Our desire for financial independence, coupled with our wish to have a quiet, gentle, non-money-driven life and a mother at home for the children, has led us down the path of exploring simple, self-reliant living. A simple life is not necessarily a cheapo life, but it is conductive to saving money in many ways.
We home-educate, so we don’t have daycare or schools fees. I breastfeed, so we never had to buy formula. By regularly checking out thrift stores, we have a reliable source of clothes and household goods, very cheaply. We only have one car, which saves us gas, maintenance and insurance. Our entertainment is simple and usually involves visiting with friends or local, free day trips. Finally, we are currently working on the important aspect of food self-reliance, by raising our own chickens, foraging for free edible goods, and establishing a vegetable garden.
Nevertheless, while saving money is a cornerstone of debt-free living on a small income, sometimes it isn’t enough. Maybe you’re going through a period of increased expenses. Or maybe you just want to make a little extra that would go towards financing a project you’ve long dreamed about. For us, I guess, it’s a bit of both right now, and I’ve been brainstorming some ways of making money from home:
Childcare – this isn’t something I would personally do as a first choice, because frankly, with my three children I’ve got quite enough to be getting on with. But providing childcare is probably the most popular and reliable means of generating extra income from home among stay-at-home mothers around here, either as all-day care for babies or picking up children from school, feeding them lunch and watching them for a couple of hours.
Private tutoring – a foreign language, a proficiency at music or dancing, superior knowledge of mathematics, or any special skill can all be converted into a side income by providing private lessons at your home or in your neighbors’ homes, at your convenience. Of course, if you have little children you will need someone to watch and entertain them while the lesson is going on. Or, if they go to bed early enough, you might teach while they are asleep.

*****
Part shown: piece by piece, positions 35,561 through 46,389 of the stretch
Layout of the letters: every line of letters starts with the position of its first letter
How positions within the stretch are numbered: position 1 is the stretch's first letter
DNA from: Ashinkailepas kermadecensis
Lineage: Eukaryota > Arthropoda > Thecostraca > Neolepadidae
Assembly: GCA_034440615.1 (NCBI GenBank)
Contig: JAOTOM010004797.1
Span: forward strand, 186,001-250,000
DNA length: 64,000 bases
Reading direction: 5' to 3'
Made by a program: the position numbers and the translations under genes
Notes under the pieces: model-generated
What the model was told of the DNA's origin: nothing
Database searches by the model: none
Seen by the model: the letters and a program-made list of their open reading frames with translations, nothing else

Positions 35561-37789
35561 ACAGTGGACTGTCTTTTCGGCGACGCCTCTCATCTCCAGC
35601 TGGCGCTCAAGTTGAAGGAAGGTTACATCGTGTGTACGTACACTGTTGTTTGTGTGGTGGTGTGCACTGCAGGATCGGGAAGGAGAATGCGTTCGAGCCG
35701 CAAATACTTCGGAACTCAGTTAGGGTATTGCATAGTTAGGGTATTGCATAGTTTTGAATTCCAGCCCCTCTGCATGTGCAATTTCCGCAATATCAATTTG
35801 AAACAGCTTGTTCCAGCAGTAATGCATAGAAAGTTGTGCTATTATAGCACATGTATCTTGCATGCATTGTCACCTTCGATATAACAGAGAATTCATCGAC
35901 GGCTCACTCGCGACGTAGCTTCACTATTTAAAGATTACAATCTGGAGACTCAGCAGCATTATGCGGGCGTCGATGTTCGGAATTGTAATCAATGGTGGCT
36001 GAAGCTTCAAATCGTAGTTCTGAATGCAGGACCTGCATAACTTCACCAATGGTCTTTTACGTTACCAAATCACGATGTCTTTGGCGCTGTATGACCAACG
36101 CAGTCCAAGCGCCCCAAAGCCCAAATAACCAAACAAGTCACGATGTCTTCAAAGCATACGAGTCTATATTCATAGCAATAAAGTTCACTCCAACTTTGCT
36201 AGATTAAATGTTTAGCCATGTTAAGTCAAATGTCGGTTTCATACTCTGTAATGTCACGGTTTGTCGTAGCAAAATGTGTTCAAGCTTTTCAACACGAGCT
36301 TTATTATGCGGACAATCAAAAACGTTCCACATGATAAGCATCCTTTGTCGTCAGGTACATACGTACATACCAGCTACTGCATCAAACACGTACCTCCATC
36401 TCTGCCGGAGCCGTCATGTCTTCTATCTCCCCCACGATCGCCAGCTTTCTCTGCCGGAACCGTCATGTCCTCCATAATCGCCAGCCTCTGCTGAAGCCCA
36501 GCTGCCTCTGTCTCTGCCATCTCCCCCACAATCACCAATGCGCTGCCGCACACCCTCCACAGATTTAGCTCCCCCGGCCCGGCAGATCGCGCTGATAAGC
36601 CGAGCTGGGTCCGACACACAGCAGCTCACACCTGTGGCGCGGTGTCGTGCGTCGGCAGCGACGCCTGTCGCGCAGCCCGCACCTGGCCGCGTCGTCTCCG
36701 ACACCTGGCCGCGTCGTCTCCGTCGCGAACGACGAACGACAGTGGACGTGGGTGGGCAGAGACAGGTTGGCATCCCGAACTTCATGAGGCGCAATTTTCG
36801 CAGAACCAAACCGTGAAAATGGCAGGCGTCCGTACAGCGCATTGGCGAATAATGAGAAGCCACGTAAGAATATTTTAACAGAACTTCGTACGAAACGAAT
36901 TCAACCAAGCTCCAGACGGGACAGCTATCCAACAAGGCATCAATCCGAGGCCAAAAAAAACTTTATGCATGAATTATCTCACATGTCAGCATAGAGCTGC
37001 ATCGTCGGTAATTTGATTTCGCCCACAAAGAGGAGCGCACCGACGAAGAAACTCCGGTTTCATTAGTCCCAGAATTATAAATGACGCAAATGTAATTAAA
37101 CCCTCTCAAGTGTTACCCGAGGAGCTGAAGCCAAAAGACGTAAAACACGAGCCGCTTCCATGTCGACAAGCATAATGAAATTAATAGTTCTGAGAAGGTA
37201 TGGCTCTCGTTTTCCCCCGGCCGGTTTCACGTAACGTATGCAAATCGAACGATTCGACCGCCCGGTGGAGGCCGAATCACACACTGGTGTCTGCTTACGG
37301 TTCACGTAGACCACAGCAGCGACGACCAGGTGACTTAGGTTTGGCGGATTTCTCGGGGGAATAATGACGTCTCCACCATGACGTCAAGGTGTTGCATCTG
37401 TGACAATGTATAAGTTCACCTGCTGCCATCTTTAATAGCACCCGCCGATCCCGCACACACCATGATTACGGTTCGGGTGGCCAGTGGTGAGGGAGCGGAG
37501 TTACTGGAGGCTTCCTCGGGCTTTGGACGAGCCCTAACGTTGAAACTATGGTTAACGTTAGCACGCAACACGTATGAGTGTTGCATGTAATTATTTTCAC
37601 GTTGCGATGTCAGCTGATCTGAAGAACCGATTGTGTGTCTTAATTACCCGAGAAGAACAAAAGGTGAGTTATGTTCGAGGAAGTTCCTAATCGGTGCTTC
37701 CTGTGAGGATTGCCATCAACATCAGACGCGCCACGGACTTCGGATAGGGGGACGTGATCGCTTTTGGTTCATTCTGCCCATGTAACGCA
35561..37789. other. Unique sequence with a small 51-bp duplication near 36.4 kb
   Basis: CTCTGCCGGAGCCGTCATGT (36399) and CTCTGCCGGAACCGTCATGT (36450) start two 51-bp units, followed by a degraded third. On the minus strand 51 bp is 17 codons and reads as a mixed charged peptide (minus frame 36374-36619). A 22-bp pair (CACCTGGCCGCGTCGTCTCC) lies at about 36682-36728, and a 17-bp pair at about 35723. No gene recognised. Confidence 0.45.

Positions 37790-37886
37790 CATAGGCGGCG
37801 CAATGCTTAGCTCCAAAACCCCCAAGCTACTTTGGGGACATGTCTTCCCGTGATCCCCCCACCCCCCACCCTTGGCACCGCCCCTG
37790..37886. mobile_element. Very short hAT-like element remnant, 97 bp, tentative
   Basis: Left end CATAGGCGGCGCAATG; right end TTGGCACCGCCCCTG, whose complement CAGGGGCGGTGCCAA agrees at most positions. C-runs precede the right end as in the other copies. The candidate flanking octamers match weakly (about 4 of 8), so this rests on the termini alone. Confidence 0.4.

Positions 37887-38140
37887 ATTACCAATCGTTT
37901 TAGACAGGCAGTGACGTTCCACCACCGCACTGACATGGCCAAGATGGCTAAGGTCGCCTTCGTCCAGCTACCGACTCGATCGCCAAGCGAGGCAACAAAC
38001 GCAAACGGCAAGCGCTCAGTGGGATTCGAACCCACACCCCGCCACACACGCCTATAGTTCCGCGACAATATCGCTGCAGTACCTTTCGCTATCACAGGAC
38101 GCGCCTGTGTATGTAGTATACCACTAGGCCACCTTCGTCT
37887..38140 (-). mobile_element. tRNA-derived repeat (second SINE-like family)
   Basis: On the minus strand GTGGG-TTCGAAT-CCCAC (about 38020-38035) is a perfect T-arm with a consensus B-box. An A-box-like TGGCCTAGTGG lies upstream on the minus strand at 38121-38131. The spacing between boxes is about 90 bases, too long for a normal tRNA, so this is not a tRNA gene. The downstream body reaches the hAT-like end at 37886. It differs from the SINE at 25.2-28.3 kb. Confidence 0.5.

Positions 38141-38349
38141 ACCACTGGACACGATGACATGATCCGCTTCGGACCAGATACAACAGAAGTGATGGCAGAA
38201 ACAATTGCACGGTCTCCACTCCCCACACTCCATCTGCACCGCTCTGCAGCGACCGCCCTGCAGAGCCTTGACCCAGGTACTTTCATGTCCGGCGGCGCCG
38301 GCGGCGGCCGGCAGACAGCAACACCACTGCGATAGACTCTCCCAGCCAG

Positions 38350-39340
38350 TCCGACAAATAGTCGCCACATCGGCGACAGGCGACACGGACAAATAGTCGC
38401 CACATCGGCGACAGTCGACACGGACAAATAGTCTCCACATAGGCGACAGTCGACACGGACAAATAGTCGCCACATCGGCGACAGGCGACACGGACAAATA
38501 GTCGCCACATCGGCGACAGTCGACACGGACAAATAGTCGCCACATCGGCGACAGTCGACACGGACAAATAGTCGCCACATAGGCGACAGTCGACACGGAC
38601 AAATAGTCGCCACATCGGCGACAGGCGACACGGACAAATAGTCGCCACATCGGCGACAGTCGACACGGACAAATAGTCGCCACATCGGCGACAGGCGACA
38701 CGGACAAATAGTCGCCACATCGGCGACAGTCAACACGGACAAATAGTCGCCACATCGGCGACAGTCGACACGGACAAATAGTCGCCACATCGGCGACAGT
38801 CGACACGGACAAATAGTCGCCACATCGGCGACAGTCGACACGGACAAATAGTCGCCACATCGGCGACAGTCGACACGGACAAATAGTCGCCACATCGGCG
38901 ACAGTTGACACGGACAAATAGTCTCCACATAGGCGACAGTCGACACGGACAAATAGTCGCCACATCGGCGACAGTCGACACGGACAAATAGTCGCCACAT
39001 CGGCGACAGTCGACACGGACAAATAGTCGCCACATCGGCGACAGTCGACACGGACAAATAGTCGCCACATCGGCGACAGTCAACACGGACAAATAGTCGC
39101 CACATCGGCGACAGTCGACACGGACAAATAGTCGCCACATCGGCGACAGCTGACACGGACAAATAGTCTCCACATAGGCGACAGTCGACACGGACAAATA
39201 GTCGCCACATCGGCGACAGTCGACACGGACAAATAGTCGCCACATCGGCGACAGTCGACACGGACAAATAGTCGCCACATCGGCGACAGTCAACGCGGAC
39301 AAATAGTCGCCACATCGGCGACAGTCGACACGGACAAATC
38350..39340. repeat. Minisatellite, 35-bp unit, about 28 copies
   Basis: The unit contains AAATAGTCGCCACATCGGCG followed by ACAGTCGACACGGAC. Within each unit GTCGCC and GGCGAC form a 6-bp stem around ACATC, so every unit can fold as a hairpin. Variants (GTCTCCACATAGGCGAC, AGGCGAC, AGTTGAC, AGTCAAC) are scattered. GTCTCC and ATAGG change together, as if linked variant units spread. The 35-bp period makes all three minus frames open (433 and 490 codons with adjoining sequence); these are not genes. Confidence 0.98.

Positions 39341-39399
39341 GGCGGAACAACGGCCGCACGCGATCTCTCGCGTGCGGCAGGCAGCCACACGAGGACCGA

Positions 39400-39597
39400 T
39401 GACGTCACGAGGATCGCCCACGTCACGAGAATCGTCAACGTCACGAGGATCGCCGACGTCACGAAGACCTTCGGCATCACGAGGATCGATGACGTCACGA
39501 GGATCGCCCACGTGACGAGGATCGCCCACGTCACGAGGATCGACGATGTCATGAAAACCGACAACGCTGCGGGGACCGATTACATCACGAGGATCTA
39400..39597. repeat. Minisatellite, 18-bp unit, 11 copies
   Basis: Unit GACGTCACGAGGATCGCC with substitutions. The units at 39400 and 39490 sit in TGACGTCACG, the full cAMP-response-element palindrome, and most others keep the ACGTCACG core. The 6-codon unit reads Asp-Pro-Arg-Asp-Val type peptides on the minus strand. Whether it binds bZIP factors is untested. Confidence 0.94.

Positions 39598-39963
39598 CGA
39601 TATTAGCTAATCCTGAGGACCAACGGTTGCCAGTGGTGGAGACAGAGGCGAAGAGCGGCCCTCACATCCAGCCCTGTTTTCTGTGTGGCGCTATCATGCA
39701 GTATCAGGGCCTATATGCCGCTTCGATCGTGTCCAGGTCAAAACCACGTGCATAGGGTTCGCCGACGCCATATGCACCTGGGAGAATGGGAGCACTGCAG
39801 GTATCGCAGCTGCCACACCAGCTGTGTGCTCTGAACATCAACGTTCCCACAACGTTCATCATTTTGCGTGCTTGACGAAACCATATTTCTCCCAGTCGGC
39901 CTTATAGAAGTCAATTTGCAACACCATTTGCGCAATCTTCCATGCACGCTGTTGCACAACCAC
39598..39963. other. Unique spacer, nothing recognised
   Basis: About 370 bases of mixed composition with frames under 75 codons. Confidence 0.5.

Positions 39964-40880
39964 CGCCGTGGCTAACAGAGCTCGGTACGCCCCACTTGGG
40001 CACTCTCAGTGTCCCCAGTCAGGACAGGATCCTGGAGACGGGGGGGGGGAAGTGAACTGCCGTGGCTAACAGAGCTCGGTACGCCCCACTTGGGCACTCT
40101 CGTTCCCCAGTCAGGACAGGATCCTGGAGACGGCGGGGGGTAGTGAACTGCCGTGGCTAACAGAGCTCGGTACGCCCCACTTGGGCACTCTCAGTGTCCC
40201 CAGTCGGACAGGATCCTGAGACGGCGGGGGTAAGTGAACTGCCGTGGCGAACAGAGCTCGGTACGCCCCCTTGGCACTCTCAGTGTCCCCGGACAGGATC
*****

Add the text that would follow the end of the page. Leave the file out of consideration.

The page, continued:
Coaching and counseling – I have done nutritional counseling and coaching, one on one and in group settings, right in my living room. With young children I haven’t been able to do it on a regular basis, but I look forward to having more time, and hopefully more space, in the future. Any kind of coaching or counseling can be done from home, though again this might not always be compatible with full-time parenting of little ones.
Selling your surplus produce – if you have an established homestead, with a seasonal surplus of vegetables, eggs, milk or animals, you can sell what you produce. The key is to find customers for what you offer. We tried doing that with fresh eggs last year – we had more than we could use, but people just weren’t interested. So we decided to thin out our flock a bit to make it more sustainable, and lo and behold! People just lined up to buy productive hens for their back yard, and asked us to contact them if we have more birds for sale in the future. It sure was a nice surprise. This year we hope to raise some extra chicks to sell at the end of the season.
Above: Black Brahma/New Hampshire chicks, which will hopefully grow into nice big birds, to be sold at a good price at some point
Selling things you make – women around here and all over the world sell their homemade bread, baked goods, candles, soaps, body care products, home-sewn baby slings, toys and nursing covers, and more. It’s possible to expand this into a group tutorial: for example, people who have bought your artisan bread and liked it might be willing to pay for acquiring the skill of making it on their own. It is possible to advertise in local newspapers, and Etsy has opened a whole new world of possibilities for hand-crafters.
Selling your art – if you are the artsy type, your hobby might just redeem itself financially and become a source of income. Around here we have painters, glass-blowers, and jewelry-makers. Again, group tutorials might be an attraction as well. If I had the possibility, I’d love to learn beading. A friend of mine, Jenny, set up a successful home business selling her cute painted rocks.
Writing – I write fiction, love it and hope to get a publishing deal someday, but I realize it’s a long, slow process with lots of competition and I can’t put all my eggs in one basket. So I’m also looking at possibilities of writing articles, website content, and doing English/Hebrew translations.
These are just a few ideas I’ve come up with. I’d love to hear yours.